The Dawn Review online journal is precisely the kind of effort we need right now. “We are called The Dawn Review because we are committed to renewal, in every sense of the word,” says Founding Editor Ziyi Yan (闫梓祎). All literary writing is accepted: poetry, prose, hybrid forms, etc. Visual art and pieces that combine art with writing are also welcome, and the editors post interviews, articles, and book reviews on their blog, in addition to the publication’s three issues per year.
“Through our issues,” Yan explains, “we champion forward-looking pieces that fight against the restraints of language and form. Our issues are not separated by genre, and our editors read with an eye for inventiveness rather than conformity. We are also committed to renewal in our editorial process – in order to uplift developing voices, we read blindly and provide feedback on all submissions.”
Readers of The Dawn Review, Yan says, “can expect to be surprised, inspired, and occasionally challenged by the content. Each issue is filled with work from diverse genres of writing and art, as well as unclassifiable work. Our issues stand out for their novelty – whether through new language, new forms, new ideas, or new ways of conveying ideas. Furthermore, since our issues are not split into categories, readers will likely find inspiration from genres and forms that they don’t typically engage with.”
Some recent contributors include Natalie Eleanor Patterson, Edward Gunawan, James Diaz, Annette Sisson, Bart Edelman, Shana Blatt, Huahua Zhu, Fiona Jin, Ben Covey, Irina Novikova, Ava Chen, and Edward Supranowicz.
Yan recalls the motivation for starting The Dawn Review, “I wanted to create a space where striking, original work could flourish. At the same time, I wanted to create a magazine that would put artists and writers above all else. Since most literary magazines send out form rejections en masse, I ensured that each submission to The Dawn Review would receive free, detailed feedback upon request. This way, even rejections could become meaningful experiences for submitters. Furthermore, I wanted The Dawn Review to be a magazine that uplifted emerging voices. Many existing magazines sought to promote emerging creatives by catering solely to that demographic, but I wanted The Dawn Review to be a testament to the fact that emerging writers could produce work that was just as valuable – and should be taken just as seriously – as that of more established writers. Finally, I wanted The Dawn Review to promote quality work while still being accessible. This is why all of our issues are free to access, and why we will never have submission fees for any of our initiatives.”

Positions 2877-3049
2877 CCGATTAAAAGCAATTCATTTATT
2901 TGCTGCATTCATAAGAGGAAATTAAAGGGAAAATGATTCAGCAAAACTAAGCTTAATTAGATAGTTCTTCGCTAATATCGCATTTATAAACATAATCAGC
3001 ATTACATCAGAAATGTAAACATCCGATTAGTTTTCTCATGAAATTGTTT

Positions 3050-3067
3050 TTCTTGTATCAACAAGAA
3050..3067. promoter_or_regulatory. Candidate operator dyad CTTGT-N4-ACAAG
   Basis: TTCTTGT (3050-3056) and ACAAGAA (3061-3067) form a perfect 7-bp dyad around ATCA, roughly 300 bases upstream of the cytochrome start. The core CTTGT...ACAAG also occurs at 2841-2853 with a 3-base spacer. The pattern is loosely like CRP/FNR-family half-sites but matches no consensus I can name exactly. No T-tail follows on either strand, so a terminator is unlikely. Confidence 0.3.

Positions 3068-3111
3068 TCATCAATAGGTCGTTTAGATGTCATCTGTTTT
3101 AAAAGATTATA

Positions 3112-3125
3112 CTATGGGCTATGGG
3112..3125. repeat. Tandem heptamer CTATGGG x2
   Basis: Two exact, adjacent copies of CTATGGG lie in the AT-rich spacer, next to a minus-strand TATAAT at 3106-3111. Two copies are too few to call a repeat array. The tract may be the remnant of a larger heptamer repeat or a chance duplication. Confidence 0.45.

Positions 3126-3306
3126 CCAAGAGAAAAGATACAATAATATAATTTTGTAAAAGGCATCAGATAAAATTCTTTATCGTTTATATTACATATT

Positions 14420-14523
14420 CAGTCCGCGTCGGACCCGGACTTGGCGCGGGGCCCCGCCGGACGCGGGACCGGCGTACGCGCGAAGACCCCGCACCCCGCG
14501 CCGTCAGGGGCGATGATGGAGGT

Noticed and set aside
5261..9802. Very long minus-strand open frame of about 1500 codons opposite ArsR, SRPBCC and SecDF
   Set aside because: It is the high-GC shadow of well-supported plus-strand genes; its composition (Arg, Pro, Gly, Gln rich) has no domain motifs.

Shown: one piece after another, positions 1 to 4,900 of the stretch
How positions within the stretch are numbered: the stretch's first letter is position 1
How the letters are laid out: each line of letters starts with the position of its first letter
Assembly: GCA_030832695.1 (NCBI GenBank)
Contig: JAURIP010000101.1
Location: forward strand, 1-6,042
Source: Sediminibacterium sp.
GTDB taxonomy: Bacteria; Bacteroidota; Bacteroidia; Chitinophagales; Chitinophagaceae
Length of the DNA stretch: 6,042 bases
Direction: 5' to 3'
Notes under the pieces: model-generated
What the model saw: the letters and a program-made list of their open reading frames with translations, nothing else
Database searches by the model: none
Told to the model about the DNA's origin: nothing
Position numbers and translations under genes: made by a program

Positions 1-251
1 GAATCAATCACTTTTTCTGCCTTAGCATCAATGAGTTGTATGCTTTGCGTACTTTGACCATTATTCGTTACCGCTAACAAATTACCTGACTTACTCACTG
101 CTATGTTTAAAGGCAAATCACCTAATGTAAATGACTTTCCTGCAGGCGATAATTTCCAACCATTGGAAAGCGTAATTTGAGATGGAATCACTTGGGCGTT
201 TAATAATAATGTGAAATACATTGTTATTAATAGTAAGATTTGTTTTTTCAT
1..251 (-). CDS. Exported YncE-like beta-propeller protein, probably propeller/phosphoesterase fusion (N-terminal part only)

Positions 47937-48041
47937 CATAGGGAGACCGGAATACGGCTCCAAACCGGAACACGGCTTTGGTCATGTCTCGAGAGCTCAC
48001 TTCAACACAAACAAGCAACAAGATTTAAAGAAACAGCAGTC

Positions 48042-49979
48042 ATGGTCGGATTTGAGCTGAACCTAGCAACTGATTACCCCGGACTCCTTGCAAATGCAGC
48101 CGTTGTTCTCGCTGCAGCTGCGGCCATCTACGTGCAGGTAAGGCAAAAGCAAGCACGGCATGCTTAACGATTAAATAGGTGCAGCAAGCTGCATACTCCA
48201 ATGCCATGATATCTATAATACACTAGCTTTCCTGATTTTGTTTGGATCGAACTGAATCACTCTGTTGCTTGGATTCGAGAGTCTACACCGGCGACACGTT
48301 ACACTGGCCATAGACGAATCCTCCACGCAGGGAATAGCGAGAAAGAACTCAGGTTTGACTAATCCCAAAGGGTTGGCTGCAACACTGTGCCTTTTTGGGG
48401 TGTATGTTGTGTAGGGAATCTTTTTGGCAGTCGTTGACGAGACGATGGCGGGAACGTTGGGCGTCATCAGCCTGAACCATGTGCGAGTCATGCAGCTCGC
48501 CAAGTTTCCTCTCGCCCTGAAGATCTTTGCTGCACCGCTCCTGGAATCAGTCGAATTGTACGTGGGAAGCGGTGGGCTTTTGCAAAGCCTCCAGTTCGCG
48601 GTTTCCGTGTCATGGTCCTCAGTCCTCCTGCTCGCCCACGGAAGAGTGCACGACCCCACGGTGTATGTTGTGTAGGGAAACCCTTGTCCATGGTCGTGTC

Yan, a young Chinese writer living in Connecticut, comes with a strong background in writing and publishing. She is published or forthcoming in Poetry Northwest, Rust and Moth, Kissing Dynamite, Peach Mag, and others. She is also an alumna of the Iowa Young Writers’ Studio, the Adroit Journal Summer Mentorship, and the Kenyon Young Writers Workshop and has received numerous recognitions and awards for her work. Joining editorial forces with Yan are nearly two dozen equally enthusiastic and invested writers, including Grace Marie Liu, a high school sophomore from Michigan and published poet, and Massachusetts writer Joanna Liu.
For writers looking to submit works, Yan shares their process. “Our editors are the first step of our reading process – they read each piece, write feedback of around 300 words, and recommend that the piece either be accepted, rejected, or accepted conditionally. Then, editors meet with an executive editor to discuss the status of each piece – this is the stage when most rejections are sent out. Finally, I will meet with the executive editors to finalize acceptances, suggest revisions on pieces that we intend to accept conditionally, and make decisions about pieces on the brink of acceptance. Every piece is read carefully by 2-4 people before a decision can be made. We aim to respond to all submissions within one month, but some may take a bit longer.”
No new publication comes without a valuable learning curve, and Yan reflects, “The greatest lesson I’ve learned is that writing and art are ultimately human acts and that it is important to value the person behind each creative work! I am reminded of this whenever I interview contributors about their work, receive messages from readers about how a certain piece impacted them, or hear from writers who have put our feedback to good use. Ultimately, The Dawn Review has reaffirmed my belief that literature is one of the most powerful forms of human connection and that it should be treated as such.”
As for the future, Yan says, “We have a lot in store for the coming months. We just accepted a new group of editors, which is exciting. We will also be releasing interviews with featured contributors from Issue 3 throughout the fall, and we’re making a guide for young writers that we’ll post on our blog. We’ll be announcing our Best of the Net and Pushcart Prize nominees then as well. Later in the fall, we’re looking to provide some kind of contest for younger writers, possibly in collaboration with other journals. Next winter, we will be launching our poetry prize for the second time!”